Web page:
Southern’s women’s head basketball coach Carlos Funchess talks to the team during a timeout against Mississippi Valley during the SWAC tournament game held at F.G. Clark Activity Center on Tuesday night.

Carlos Funchess is aiming for a repeat of last season in his second year guiding the Southern women’s basketball team.

Men’s coach Sean Woods is hoping for anything but a repeat of 2018-19 in his second season on the Bluffs.

The prospects are promising for both to get their way as they raised the curtain on the coming season with a sneak peek at media day Tuesday.

Funchess took the Lady Jaguars to the SWAC title repeat in his first season following the title former coach Sandy Pugh won in 2018. He doesn’t want an exact repeat of the 20-13 mark which ended with a loss at No. 1 seed Mississippi State. But he’s got enough talent and experience coming back to position Southern for a better finish.

“We’ll be deep, and I think we’ll get off to a little better start,” said Funchess, who was an assistant under Pugh for 14 seasons. “We had a new system last year. They’re going to know where their shot is coming from and that’s going to help our team.

“We have a lot of talent. It’s going to come down to getting experience and having the upper classmen carry the load like last year.”

Woods will try to forget the 7-25 nightmare of a season but not without learning something and building a signature culture. The former Kentucky star, who guided Mississippi Valley to a SWAC title in 2012

“Last year was the toughest of my career; I learned a lot,” said Woods, who coached four seasons each at Moorehead State and Mississippi Valley. “I have never lost like that before.

“I had to learn to have more patience. Everywhere I’ve been I had to rebuild. Last year nothing was going right. I didn’t worry about wins and losses. I coached them the best I could and change the culture. I thought we did that in a short amount of time.”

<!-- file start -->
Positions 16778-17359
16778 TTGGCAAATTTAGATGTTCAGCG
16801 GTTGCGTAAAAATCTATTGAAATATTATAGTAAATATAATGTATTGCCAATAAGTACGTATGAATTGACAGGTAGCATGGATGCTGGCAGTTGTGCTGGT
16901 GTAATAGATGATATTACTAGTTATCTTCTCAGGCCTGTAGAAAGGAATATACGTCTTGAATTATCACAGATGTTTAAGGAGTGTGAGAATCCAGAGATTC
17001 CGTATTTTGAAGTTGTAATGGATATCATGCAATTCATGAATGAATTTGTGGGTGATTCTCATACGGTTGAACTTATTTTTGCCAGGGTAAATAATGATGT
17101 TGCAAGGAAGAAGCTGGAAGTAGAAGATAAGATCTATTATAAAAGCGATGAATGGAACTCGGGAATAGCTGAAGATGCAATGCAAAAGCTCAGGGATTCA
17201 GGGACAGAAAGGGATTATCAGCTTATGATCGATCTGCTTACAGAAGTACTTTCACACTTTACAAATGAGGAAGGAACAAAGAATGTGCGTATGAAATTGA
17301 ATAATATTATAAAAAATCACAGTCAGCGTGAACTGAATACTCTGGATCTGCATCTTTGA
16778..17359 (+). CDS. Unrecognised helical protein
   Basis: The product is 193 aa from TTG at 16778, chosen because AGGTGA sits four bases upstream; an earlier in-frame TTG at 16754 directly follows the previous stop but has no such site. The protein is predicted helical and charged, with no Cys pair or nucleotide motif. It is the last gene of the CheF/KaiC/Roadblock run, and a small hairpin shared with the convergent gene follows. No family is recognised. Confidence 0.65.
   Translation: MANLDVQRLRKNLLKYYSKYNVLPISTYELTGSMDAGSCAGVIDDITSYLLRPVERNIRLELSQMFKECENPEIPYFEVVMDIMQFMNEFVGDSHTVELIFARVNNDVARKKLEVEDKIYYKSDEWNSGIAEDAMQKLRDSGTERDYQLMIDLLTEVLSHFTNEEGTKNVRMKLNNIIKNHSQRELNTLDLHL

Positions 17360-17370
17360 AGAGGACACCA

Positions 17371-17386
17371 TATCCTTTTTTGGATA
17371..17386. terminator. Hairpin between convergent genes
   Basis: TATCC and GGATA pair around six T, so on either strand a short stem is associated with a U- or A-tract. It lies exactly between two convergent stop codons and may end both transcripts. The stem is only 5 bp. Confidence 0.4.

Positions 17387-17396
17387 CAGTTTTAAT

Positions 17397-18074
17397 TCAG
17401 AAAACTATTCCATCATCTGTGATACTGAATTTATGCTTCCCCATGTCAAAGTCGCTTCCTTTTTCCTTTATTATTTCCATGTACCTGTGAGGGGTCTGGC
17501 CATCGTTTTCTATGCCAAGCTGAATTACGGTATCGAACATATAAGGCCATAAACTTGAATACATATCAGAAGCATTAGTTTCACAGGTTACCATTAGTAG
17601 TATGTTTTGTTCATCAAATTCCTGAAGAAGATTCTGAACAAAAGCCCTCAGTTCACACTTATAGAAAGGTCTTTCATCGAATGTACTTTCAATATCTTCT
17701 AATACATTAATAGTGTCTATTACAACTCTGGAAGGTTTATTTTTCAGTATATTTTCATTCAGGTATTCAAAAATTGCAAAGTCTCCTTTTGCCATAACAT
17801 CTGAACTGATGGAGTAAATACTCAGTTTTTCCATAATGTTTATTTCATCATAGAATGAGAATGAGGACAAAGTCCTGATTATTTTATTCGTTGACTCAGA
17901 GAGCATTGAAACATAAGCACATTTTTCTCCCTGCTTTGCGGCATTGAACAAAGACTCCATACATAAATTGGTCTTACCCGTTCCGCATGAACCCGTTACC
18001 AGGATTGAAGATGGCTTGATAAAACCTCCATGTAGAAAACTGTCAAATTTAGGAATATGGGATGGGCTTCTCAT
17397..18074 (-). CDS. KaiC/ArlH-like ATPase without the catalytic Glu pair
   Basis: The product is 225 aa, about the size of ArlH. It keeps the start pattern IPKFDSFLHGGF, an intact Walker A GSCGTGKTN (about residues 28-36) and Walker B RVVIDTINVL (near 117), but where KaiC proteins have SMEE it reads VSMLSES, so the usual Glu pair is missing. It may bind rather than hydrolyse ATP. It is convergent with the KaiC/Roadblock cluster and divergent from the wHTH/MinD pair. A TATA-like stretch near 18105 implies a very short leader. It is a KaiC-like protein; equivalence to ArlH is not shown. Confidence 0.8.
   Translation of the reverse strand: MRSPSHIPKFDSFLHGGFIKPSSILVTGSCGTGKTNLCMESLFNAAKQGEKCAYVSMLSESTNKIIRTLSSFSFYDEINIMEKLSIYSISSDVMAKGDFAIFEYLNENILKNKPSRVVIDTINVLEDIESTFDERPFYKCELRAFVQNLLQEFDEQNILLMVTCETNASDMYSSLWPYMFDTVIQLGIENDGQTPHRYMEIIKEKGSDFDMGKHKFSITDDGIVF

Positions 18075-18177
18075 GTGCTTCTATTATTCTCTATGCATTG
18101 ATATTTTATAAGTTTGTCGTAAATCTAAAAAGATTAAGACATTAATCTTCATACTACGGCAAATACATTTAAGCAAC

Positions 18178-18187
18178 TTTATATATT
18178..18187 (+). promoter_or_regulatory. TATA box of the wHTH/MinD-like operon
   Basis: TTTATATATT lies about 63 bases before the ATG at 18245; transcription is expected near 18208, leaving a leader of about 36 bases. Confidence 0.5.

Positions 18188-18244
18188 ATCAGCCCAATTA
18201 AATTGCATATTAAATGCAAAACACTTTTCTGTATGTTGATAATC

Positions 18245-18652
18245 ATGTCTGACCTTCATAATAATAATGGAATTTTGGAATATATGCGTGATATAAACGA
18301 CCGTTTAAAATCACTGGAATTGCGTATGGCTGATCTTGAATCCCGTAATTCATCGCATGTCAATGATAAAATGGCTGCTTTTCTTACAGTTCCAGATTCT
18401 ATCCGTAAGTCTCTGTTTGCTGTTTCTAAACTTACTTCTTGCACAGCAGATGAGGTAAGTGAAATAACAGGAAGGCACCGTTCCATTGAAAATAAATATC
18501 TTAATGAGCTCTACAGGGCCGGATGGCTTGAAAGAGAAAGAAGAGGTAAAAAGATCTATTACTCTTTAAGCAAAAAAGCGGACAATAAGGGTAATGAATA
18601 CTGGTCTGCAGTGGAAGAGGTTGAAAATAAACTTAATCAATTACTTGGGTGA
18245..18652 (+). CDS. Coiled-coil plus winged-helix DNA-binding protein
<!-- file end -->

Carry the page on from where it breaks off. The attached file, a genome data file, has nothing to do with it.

Funchess has Alyric Scott, Jaden Towner and Taneara Moore as returning starters. Scott averaged 9.1 points per game, Towner 6.1 and Moore averaged 6.2 with a team-leading 5.7 rebounds per game. He’s also expecting more from Brittany Rose, who was effective coming off the bench.

None of the Lady Jaguars averaged in double figures but Funchess expects that to change, particularly from Scott and Towner. His specialty is working with post players and should have more production to balance the offensive load.

“We’re going to have more height in the post,” Funchess said. “Ceundra McGhee is going to be better offensively this year. We had some situations where we couldn’t play her because she struggled to score. She’s 6-3. Raven White 6-1 can also score on the block. We should be able to throw it down there and get some production in the low post area.”

The Lady Jaguars lost their top two point guards in Skylar O’Bear and Rishonti Cowart but help is on the way in the person of Caitlan Davis and Nakia Kincey. Davis was Mcneese State’s team MVP in 2017-18 before transferring to Southern. She sat out last season but practiced with the team.

Kincey was the point guard at Gulf Coast Community College and led that team to the Junior College national title last season. Freshman Chloe Fleming provides=depth behind them.

“I don’t think we’ll miss a beat other than experience,” Punchess said of the point guards

“I think we’ll flow a lot better offensively” Funchess said of his system. “It fits our personnel a lot better. It’s similar to what we did last year. Now we give kids more freedom. We have the athleticism to get up and down the court and we have depth.”

Woods has his point guard back in Jayden Saddler, the only returning starter, along with guards Brendon Brooks and Isaiah Rollins. They are providing the foundation to help the transition with so many new faces.

“Two of them (Brooks and Rollins) are walk-ons, they were a major reason we won the games we won last year,” Woods said. “Even though they may not start they are going to have a significant part because they are the foundation, with Jayden Saddler. They weathered the storm with me. They don’t want to go through that again. They’ve been a great asset telling the other kids what it’s like to play for Sean Woods.”

The top additions are wingman Skyler Braggs, Ashante Shivers, a transfer from Siena, freshman signee DJ Burns from Sophie Wright High School in New Orleans, and Delor Johnson, a 6-4 guard from Cypress Branch in Houston, ranked as one of the top 25 players from that city.

Inside help should come from 6-7, 245-pound bruiser Kirk Parker and 6-10 juco signee James Edwards, Jr.

“We were able to attract some kids who can really play, guys that could have gone to bigger and better schools,” Woods said. “The atmosphere has grown leaps and bounds.

“We’ll play much faster, fast as I want to. We’ll defend and extend our defense as much as I want to because we have better athletes. We have better basketball players, better basketball IQ, and we’re deeper. I’ve got 13 guys who can play. We won’t miss a beat with substitution. We can play big or small as I want to play.”